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Onboarding: Setting Expectations for Remote Teams (Part I) | CodersLink
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Onboarding, Communication, and Outcomes: Setting Expectations for Remote Teams (Part I)

Onboarding, Communication, and Outcomes: Setting Expectations for Remote Teams (Part I)

by Jesus Lopez   |   January 1, 2017   |     5 min read

Part I: Onboarding

Any team leader understands the importance of establishing standards in order to maintain cohesion and forward advancement. Setting expectations for remote teams is crucial—especially because of the missing face-to-face contact and communication. A solid onboarding process is the foundation work in setting these expectations, as it sets ground rules and establishes trust between you and your new hires.

A common adage in the world of successful leadership is that the best leader is the one that leads by example. Showing employees that you abide by the standards you propose is encouraging and leads employees to follow in your footsteps.

The Importance of Onboarding

It all begins with the onboarding process and presenting new hires with a clear company vision. Hiring remote developers without proper integration can lead to them dropping out or quitting.  As outsourcing grows as a popular and effective business practice, onboarding has become a vital component of successful remote hiring. According to the Harvard Business Review, it is the first three to six months when new hires are susceptible to turnover; one study found that companies lose 17% of their new hires during the first three months.

Let’s start with some general tips to remember when bringing a new employee on board:

  • Have a formal process. Entrepreneur magazine suggests, an informal process or a lack of a process, tends to leave new employees fending for themselves and easily susceptible to feeling left out. This can cost you a good new hire and a lot of wasted time. A formal process of onboarding means a structured, planned out, and well-articulated message that resonates with a new employee and communicates the company’s mission, goals, and culture.
  • Establish connections. With a formal onboarding process, you have a great opportunity to establish some personal connections with your employees. Get to know them on a personal level, as this will improve communication and encourage trust.
  • Think about onboarding as more than just “the first day.” See it as a process for which you set particular goals and benchmarks.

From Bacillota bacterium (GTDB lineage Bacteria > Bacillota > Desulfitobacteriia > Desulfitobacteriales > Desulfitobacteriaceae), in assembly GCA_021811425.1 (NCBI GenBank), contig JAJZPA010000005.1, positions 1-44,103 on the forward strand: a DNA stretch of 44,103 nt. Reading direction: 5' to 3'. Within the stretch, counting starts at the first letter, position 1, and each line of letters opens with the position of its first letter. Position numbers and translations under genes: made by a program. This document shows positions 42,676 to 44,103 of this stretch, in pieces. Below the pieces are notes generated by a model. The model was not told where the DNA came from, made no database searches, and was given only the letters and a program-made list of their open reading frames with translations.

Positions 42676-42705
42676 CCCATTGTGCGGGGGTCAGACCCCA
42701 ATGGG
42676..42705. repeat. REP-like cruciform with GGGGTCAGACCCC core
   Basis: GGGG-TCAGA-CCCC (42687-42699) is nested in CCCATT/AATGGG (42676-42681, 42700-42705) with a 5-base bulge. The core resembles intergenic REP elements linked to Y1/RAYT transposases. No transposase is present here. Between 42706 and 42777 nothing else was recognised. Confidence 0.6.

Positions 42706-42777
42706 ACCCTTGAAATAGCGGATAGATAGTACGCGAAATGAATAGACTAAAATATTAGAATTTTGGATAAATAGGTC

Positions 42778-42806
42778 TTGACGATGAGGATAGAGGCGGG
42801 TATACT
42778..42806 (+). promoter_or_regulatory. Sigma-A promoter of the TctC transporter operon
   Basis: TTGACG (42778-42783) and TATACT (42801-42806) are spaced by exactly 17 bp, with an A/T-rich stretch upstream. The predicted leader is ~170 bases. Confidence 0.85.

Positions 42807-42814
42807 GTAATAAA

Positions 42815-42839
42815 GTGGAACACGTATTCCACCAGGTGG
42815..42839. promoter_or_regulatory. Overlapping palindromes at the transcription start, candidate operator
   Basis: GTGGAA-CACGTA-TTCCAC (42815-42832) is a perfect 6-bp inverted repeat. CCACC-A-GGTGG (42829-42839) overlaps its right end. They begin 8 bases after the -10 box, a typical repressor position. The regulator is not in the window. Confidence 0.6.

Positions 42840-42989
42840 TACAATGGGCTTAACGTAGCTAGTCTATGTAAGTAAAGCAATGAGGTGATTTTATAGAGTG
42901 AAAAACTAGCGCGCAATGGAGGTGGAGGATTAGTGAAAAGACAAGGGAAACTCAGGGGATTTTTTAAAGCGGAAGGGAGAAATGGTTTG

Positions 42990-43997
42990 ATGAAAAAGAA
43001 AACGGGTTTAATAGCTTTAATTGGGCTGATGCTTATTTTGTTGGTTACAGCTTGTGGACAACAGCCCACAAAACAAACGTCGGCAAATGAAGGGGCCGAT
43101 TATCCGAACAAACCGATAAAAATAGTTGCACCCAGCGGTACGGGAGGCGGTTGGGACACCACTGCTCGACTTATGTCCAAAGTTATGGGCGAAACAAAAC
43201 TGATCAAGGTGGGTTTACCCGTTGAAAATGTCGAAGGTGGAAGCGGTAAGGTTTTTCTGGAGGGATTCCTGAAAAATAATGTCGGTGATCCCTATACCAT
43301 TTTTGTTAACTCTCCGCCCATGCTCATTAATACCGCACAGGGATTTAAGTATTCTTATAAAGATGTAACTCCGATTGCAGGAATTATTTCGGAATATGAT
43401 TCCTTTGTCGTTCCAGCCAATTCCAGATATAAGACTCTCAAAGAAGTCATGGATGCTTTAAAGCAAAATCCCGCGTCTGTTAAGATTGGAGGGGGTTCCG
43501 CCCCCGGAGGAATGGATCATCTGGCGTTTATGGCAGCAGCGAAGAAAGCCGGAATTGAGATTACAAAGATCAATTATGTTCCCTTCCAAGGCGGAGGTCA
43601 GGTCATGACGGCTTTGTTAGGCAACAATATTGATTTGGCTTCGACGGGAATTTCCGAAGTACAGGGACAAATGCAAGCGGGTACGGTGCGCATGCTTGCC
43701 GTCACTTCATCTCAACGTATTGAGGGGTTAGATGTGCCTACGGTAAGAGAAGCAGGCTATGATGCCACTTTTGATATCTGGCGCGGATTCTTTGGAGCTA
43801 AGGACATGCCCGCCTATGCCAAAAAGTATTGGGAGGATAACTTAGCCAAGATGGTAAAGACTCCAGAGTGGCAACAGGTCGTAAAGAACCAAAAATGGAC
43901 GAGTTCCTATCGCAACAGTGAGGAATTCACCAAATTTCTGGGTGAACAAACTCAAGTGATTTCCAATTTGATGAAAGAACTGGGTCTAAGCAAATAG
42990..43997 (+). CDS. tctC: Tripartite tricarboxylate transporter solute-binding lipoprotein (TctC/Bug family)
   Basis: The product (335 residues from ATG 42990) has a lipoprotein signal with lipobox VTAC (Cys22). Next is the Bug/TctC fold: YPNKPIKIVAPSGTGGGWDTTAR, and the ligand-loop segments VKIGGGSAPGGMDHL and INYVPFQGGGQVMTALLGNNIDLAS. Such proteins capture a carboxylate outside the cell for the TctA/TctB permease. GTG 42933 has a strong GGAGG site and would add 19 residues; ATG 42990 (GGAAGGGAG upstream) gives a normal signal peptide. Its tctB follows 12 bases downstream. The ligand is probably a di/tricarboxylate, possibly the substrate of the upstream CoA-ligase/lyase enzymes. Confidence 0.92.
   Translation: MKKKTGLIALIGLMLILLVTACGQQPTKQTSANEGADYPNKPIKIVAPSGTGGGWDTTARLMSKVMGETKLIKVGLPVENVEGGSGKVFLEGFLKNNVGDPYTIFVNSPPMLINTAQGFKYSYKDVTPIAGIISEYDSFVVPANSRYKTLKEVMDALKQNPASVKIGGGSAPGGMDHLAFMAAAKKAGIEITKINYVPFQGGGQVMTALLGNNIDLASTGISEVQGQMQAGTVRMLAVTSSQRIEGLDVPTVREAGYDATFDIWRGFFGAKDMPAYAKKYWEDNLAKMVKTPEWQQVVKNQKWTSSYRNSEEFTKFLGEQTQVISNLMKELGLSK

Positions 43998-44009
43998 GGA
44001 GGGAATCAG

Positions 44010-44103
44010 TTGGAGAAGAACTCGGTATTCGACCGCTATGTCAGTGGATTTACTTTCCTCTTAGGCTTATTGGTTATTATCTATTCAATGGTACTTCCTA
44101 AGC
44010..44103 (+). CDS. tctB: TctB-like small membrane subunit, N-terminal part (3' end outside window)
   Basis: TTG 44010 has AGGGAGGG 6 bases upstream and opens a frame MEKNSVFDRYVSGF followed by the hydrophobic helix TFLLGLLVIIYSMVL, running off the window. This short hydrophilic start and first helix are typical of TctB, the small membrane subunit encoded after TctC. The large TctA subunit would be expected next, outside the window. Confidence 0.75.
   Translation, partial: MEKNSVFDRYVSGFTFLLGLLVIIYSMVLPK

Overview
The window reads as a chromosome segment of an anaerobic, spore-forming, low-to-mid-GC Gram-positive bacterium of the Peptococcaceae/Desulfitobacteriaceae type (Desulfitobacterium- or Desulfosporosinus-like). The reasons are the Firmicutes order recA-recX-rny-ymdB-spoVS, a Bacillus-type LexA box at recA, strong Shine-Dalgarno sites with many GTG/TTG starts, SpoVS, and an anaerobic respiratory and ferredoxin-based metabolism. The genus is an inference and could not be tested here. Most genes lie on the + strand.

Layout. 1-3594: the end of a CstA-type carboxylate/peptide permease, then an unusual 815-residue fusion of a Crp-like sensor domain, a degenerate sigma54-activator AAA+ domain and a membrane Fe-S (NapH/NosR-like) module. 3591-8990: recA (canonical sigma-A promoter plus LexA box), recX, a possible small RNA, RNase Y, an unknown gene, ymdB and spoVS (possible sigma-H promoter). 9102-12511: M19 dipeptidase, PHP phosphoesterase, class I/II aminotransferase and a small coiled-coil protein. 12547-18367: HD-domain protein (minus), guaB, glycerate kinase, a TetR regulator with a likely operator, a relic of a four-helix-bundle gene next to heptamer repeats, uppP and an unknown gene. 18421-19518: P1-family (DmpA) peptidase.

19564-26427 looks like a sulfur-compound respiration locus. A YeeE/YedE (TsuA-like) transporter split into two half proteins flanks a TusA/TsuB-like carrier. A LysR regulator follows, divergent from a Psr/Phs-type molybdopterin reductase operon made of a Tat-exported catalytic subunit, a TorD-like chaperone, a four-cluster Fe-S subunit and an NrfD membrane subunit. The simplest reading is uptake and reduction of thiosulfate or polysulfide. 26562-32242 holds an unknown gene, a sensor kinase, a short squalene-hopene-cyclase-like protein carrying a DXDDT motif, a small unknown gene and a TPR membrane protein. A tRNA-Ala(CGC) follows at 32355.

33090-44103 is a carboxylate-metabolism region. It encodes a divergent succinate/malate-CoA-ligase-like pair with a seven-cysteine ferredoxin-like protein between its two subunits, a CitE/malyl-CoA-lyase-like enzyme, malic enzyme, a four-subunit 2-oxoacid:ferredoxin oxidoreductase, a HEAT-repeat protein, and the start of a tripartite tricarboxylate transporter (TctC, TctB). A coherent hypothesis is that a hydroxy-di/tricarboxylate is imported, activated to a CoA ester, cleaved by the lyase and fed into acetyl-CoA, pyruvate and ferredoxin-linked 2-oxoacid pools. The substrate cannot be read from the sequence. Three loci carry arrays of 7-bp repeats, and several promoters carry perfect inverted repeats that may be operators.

• Make sure the company culture and mission are clear and reflected on the onboarding. Apart from leaving the onboarding sessions with a feeling that they are part of a team, you want new hires to feel they understand the purpose of their work and new responsibilities.

A Closer Look at Effective Strategies

Onboarding for a new remote employee requires a little bit of creativity and the use of innovative tools to make the process engaging and interactive.

  • Prepare a video or a packet of information that provides new hires with pertinent, interesting, and valuable information about the company, the history, and mission.
  • Introduce them to the team. Remote developers are still likely to need to work with others to bounce off ideas and give and receive feedback, and so creating an opportunity for them to talk individually with the other employees will help break the ice. Virtual meetings, Facebook groups, private discussion boards can help in facilitating this interaction.
  • Get the paperwork done and over with. When hiring a remote developer there will be paperwork involved. As companies hire developers from other countries, there is also likely to be immigration matters to deal with. This can often be confused for onboarding, but it’s entirely separate and should not take the place of integrating an employee into the company environment. In order to bypass these complicated issues that drain time and resources, consider hiring an outsourcing partner that takes care of all of that for you. Companies like CodersLink, who specialize not only in finding and qualifying talent but in dealing with onboarding or immigration paperwork so your hiring is simplified/streamlined.
  • Compose a plan that involves checking in more frequently for the first month or so. Set goals for 30, 60, and even 90 days. This sets clear expectations while they feel supported throughout the first run. Onboarding is not just a one-day event. It can rollover as a kind of guided training.
  • Assign a buddy. Choose maybe one or two employees that might be working closely with them as their immediate go-to. This allows them to use the experience of others and to feel connected to the company as a whole.
  • Make use of technology and video conferencing. Use a variety of tools for communication. Consider using Zoom video conferencing calls, Skype, phone calls,  fun videos, discussion boards, and idea boards.

Onboarding as a Foundation for Setting Expectations

Formal onboarding serves several purposes. First, it introduces an employee to the general history and mission of the company, helps assimilate them into the company culture, and provides resources and a support system as they become acquainted with their responsibilities. Yet, one of the most important reasons is that this sets the groundwork for successful communication of short term and long term expectations. Without this groundwork, the next phases of communication and outcome will be an uphill battle.

Have any more questions or suggestions on successful onboarding? Leave us a comment below.

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